The migration of core business scenarios (from primarily DeFi products accessible through a web interface, to pan-user applications) alters the underlying driving forces for attracting new users. The term “pan-user”, in this case, refers to Web3 applications directed at the mass market, with a focus on end-users and their experiences. In the past, the primary impetus for nearly all new on-chain users came from the wealth effect of leading assets like Bitcoin and Ethereum. But with the rise of pan-user application layer projects, this has shifted to a dual drive, with both headliner assets driving a wealth effect and native Web3 applications attracting users. The path of entry for new users has distinctly changed.

In the business scenarios of pan-user application layer projects, user interactions with the chain are cross-platform, low-value, and high frequency. This contrasts with the web-based interactions of DeFi products, which are of high value and moderate- to low-frequency. The standard configuration for pan-user application layer projects will be mobile-first, utilizing a cross-platform product matrix. This is, once again, in stark contrast with MetaMask, where mobile access to business scenarios can feel disjointed. Product data clearly reflects this, showing a low conversion rate for new user registrations and low completion rates for MetaMask signatures on mobile. The adverse impact on the end-user experience in such scenarios is significant, and MetaMask's asset and user scale advantages can no longer compensate for this failure to retain and onboard users.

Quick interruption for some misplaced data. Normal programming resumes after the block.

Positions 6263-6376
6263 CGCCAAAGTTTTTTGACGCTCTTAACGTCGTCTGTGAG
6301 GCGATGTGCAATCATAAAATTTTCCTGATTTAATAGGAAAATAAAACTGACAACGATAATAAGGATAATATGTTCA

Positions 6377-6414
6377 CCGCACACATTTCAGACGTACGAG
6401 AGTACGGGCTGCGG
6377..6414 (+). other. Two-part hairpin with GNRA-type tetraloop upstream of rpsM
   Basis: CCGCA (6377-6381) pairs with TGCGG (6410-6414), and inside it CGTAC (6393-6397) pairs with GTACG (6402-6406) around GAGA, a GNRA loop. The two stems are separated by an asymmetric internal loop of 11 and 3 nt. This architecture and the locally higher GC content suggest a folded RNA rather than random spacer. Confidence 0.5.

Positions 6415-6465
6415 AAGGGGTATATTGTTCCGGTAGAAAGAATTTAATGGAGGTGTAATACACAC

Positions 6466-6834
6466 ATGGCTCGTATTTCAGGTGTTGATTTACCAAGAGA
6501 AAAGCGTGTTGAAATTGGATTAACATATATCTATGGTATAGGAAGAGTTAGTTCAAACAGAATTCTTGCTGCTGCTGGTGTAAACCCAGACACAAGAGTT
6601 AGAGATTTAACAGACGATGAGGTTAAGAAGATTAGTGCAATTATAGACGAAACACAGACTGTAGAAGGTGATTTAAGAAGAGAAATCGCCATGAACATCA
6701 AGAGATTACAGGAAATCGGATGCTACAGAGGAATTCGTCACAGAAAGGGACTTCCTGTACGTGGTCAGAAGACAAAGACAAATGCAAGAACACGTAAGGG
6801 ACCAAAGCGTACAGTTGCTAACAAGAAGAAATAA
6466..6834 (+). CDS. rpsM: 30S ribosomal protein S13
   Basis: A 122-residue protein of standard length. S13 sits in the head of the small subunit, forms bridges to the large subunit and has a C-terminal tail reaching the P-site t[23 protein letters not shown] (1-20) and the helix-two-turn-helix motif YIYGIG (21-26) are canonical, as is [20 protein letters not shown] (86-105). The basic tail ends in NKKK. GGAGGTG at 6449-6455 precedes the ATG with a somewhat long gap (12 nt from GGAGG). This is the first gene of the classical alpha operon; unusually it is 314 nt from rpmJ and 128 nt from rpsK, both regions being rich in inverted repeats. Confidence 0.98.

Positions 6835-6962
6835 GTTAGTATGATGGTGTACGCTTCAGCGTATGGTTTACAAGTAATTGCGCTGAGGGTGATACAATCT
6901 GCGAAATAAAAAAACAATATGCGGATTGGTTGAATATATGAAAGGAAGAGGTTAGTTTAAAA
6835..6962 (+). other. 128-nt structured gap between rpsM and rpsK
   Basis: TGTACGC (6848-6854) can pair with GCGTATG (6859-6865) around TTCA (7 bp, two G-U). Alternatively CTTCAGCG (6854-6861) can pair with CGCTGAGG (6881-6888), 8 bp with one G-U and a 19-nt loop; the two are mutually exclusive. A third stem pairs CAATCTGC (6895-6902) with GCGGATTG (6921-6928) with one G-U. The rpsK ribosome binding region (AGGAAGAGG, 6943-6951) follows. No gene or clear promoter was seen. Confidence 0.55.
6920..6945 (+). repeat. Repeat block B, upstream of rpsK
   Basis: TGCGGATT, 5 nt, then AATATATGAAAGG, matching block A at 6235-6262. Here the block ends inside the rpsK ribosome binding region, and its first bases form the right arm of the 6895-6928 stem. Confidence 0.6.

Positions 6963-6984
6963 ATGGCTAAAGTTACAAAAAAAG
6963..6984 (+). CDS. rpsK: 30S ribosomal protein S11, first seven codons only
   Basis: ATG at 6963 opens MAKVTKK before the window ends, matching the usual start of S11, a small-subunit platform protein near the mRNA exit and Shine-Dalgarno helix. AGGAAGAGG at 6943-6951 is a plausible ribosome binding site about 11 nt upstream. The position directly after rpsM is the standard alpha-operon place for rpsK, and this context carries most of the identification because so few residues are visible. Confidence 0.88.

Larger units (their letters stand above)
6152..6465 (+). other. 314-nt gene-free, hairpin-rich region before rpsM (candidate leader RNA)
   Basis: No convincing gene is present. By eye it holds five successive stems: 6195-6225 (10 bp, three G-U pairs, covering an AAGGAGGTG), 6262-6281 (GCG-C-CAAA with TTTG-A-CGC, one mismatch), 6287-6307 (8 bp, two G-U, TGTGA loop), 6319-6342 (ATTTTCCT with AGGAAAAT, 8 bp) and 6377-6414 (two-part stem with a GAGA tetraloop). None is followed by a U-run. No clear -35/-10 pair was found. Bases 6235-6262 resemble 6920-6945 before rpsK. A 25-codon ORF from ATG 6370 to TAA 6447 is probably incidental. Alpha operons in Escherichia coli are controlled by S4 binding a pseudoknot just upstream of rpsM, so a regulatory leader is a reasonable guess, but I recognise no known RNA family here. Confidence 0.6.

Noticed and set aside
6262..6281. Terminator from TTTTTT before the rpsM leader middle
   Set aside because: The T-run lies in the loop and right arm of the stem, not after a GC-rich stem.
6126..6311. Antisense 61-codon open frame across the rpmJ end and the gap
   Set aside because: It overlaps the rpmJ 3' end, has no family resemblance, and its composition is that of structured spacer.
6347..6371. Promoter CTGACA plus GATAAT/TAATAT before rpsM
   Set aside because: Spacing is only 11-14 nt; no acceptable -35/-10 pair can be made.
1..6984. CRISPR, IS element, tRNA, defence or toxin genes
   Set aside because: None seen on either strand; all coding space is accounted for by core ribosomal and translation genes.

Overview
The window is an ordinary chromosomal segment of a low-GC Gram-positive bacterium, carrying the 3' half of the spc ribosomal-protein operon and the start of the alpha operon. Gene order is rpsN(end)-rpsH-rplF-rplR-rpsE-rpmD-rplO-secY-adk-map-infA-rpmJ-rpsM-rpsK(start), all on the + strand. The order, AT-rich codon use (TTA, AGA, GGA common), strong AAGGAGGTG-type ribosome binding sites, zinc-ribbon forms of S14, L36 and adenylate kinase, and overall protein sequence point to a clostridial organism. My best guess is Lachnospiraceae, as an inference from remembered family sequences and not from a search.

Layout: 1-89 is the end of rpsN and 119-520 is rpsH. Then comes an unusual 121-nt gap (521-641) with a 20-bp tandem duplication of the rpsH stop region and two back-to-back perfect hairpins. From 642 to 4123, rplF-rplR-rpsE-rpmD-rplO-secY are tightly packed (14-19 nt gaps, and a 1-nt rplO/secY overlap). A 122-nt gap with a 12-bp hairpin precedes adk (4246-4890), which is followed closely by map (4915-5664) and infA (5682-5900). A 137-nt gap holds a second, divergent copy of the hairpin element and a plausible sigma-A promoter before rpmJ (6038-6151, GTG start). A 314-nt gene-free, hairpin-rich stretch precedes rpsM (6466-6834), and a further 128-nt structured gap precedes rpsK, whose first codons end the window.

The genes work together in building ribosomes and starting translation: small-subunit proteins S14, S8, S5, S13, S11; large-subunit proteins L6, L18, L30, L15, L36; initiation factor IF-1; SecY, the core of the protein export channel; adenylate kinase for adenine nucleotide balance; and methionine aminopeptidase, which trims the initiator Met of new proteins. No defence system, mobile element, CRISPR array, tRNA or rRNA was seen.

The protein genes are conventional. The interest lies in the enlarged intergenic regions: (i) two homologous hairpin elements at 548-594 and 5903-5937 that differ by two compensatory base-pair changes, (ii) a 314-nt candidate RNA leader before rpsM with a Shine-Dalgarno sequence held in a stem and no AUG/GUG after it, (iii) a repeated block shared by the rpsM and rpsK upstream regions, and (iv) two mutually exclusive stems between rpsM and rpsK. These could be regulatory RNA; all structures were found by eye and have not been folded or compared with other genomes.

• Hesitation in the realm of account abstraction.

Some application-layer projects have entered complex smart interaction phases leveraging the capabilities of account abstraction. Yet, MetaMask hasn't reinforced its role in these scenarios and merely acts as a Signer. The essence of account abstraction is the generalization of account types, with the ultimate goal of eliminating EOAs (Externally Owned Accounts). Since MetaMask is the leader in the EOA account system, its current position conflicts with the fundamental goal of account abstraction, conflicting its business strategy, making it not aggressive enough.